I once remarked quite exasperatedly, “If Andrew were a first born he would have been an only child.” I was talking about my second child and I was exhausted. This was after four sleepless years that began with his premature birth and was marked by chronic ear infections, a tonsillectomy, late night hospital visits and a very, very inquisitive baby. I didn’t understand Andrew. Our rhythms together felt out of sync. This child’s needs were different from my daughter’s and I had to relearn ways to meet them. She was what we called the “easy baby”, flexible and slept through the night! I felt a special connection to her temperament and I knew that no matter how far away she went when she grew up we would always remain close. On the other hand, even though my love and devotion to Andrew were as strong, I felt in my heart it would be his wife that one day would be buying my mother’s day cards.
Those early years of parenting Andrew were like dancing with a brand new partner. Stepping on each other’s toes our dance together was often awkward. The music seemed to change just as I learned the rhythm. I was out of step and having difficulty keeping up. I know there are a lot of mother’s out there that are nodding their head when I carefully allude to the fact that boys are different than girls. And I know that basing parenting decisions on stereotypes is not a good idea. But, I could not escape what became inevitable in raising a son. Having a daughter as a first-born brought into our home an array of toys, dolls and art supplies. There were no toy guns, no interest in video games and certainly no discussions of bodily functions at the dinner table. Yet as if preprogrammed to behave this way, the first Lego figure my son built was a “shooter”, the carrot sticks were weapons and burping the ABC’s in first grade was of great pride to him. I scowled, scolded, I redirected. I avoided at all cost those items I felt were associated to the downfall of childhood. Despite all this, wooden sticks were carved into bows and arrow, pots and pan were shields and helmets and forts and battlefields sprung up in our yard. They became enriching experiences, lessons on love and war, on using a pocket knife safely, on protecting the animals and making worlds of fantasy that played out into happy endings.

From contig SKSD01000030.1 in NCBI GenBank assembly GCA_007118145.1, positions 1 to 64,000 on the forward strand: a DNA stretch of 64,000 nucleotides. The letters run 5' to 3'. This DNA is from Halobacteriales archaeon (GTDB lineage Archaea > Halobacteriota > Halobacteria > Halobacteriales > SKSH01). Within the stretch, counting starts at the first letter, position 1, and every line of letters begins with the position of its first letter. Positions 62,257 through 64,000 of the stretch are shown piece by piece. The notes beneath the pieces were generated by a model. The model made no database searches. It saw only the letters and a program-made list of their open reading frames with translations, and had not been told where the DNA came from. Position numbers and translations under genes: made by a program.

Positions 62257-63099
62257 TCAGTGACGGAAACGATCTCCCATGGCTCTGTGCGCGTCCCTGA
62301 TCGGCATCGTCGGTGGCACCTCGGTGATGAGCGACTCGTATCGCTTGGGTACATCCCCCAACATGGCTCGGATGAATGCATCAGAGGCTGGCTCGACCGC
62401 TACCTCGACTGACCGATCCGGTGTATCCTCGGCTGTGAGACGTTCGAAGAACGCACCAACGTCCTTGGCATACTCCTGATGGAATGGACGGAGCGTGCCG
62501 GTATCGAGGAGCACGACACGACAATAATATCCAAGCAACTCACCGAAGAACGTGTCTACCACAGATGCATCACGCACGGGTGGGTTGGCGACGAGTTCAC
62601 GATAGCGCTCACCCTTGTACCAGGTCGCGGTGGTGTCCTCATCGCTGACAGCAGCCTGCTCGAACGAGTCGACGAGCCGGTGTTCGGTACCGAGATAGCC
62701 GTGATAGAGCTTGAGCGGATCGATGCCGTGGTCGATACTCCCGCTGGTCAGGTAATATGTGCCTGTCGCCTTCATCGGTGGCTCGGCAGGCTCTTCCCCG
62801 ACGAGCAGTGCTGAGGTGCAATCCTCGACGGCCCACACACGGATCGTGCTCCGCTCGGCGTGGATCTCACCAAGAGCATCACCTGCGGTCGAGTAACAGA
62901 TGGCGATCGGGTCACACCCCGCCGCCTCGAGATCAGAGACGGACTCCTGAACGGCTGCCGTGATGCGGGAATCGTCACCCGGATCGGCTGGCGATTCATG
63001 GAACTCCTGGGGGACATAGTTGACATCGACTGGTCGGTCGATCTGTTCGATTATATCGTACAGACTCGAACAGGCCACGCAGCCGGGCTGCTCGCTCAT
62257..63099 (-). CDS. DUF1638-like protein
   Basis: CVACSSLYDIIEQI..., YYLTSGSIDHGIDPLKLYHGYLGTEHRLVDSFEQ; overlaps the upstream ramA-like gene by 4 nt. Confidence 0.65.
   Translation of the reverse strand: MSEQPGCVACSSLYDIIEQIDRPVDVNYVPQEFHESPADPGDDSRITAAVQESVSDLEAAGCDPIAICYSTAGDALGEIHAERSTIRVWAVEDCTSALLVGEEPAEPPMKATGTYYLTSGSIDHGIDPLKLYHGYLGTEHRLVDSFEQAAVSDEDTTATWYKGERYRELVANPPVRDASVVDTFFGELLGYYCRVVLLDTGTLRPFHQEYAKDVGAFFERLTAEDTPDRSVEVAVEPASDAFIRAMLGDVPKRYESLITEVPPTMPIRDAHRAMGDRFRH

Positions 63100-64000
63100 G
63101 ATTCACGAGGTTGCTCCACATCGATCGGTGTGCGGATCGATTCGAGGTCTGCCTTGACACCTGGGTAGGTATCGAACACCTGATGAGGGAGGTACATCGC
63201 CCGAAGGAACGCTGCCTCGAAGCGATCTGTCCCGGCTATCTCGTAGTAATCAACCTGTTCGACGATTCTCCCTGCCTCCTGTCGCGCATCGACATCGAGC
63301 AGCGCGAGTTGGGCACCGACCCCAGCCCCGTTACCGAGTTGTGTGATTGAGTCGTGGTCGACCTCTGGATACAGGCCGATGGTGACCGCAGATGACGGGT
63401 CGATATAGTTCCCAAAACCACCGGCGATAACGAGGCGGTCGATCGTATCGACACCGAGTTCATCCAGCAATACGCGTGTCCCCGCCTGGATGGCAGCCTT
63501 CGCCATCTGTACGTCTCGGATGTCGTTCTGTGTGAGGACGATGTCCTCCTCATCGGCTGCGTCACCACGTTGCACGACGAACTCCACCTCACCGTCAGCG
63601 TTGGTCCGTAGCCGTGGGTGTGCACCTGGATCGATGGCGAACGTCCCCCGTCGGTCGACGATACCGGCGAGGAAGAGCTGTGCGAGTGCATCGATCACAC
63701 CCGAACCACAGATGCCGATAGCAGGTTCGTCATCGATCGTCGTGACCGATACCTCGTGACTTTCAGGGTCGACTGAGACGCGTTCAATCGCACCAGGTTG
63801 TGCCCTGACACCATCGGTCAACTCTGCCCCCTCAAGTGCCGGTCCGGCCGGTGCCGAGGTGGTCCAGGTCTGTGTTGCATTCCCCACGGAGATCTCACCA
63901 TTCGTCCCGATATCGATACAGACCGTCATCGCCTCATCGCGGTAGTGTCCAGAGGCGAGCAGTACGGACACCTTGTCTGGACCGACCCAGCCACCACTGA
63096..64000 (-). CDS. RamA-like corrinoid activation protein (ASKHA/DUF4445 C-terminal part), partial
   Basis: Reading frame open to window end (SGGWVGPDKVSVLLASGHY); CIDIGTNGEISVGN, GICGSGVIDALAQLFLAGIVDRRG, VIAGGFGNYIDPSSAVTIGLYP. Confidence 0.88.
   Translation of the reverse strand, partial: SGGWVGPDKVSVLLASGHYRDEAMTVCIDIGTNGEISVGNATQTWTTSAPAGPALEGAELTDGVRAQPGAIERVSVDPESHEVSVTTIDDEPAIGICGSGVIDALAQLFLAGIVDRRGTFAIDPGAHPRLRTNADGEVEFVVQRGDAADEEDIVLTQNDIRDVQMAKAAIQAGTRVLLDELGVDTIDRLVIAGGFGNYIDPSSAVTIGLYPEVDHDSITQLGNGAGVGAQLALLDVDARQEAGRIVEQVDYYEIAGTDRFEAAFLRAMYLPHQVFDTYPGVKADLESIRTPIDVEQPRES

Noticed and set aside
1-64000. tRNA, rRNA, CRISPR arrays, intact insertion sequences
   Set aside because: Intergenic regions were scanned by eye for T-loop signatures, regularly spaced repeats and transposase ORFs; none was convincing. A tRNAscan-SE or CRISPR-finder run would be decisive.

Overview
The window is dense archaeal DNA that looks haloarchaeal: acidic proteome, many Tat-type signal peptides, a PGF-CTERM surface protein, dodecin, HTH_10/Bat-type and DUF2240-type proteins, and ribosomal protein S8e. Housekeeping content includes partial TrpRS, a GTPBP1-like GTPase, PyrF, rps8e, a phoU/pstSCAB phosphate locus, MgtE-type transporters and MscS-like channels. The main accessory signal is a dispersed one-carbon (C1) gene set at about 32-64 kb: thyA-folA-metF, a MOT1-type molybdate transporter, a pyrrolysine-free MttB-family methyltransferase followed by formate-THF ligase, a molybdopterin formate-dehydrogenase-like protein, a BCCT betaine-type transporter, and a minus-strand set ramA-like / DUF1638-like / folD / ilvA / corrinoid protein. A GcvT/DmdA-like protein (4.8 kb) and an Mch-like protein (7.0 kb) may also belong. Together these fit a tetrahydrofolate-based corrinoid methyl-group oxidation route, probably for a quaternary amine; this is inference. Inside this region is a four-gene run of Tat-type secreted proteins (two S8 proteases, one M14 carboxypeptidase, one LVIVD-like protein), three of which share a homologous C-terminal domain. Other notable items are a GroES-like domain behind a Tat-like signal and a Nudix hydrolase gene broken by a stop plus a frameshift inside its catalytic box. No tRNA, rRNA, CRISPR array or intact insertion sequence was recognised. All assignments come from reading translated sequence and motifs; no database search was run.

I have learned a lot over the years. I have learned that parenting is about growing together, about leading and by also following a lead, about relaxing and pausing before reacting. But most of all its about being there to watch your child learn to dance alone.
At nine years old Andrew has a bunny, plays baseball, reads Harry Potter and likes video games. He thinks I am too overprotective when I park on the left hand side of a one way street and make him get out my door and can’t understand why he isn’t allowed to watch scary movies. But he holds my hand instinctively when we cross the street, calls my name when he is hurt, and sleeps in my room when he is scared. This past Mother’s Day he made me a card that was addressed to the Best Mom I Ever Had.
12 years ago I wrote this piece for my journal. Nothing has changed and everything has changed. Through the rhythm of life we grow, we love and we discover endless possibilities.